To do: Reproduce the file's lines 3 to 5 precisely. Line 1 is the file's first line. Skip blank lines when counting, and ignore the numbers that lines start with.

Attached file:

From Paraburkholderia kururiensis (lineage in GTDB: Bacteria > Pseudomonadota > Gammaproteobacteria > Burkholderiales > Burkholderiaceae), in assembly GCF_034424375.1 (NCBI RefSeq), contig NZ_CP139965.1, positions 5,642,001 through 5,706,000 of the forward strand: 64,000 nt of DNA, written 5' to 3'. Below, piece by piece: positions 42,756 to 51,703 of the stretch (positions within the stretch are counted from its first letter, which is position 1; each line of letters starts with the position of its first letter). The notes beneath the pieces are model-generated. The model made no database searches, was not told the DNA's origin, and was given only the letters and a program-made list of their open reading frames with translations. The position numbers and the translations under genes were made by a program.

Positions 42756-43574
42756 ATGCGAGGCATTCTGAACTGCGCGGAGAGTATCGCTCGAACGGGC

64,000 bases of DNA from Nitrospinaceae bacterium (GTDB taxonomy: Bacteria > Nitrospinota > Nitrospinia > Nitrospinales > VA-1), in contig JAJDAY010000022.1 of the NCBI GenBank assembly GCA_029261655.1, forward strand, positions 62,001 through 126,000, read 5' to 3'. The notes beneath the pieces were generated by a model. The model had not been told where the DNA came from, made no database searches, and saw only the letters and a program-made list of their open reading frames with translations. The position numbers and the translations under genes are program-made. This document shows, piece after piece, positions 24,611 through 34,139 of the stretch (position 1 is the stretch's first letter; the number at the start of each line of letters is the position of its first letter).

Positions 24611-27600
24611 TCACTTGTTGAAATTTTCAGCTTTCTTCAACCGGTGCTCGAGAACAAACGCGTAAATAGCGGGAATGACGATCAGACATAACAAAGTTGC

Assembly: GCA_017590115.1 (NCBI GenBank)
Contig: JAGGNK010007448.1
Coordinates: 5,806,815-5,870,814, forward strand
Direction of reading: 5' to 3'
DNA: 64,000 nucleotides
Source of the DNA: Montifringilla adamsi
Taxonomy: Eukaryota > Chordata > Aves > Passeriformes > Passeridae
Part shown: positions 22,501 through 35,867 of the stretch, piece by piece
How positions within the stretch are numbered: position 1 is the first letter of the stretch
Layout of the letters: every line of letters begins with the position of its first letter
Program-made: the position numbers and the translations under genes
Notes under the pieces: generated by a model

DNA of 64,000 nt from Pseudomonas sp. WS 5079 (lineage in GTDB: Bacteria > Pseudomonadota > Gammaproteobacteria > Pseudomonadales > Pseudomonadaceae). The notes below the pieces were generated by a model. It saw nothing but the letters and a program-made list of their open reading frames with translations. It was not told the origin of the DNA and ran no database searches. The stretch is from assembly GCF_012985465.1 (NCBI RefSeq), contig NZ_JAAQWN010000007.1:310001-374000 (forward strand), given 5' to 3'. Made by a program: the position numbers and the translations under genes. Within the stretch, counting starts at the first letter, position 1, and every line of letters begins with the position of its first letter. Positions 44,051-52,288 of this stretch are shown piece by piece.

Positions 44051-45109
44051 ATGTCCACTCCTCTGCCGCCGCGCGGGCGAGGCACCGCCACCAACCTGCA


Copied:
42756 ATGCGAGGCATTCTGAACTGCGCGGAGAGTATCGCTCGAACGGGC

64,000 bases of DNA from Nitrospinaceae bacterium (GTDB taxonomy: Bacteria > Nitrospinota > Nitrospinia > Nitrospinales > VA-1), in contig JAJDAY010000022.1 of the NCBI GenBank assembly GCA_029261655.1, forward strand, positions 62,001 through 126,000, read 5' to 3'. The notes beneath the pieces were generated by a model. The model had not been told where the DNA came from, made no database searches, and saw only the letters and a program-made list of their open reading frames with translations. The position numbers and the translations under genes are program-made. This document shows, piece after piece, positions 24,611 through 34,139 of the stretch (position 1 is the stretch's first letter; the number at the start of each line of letters is the position of its first letter).

Positions 24611-27600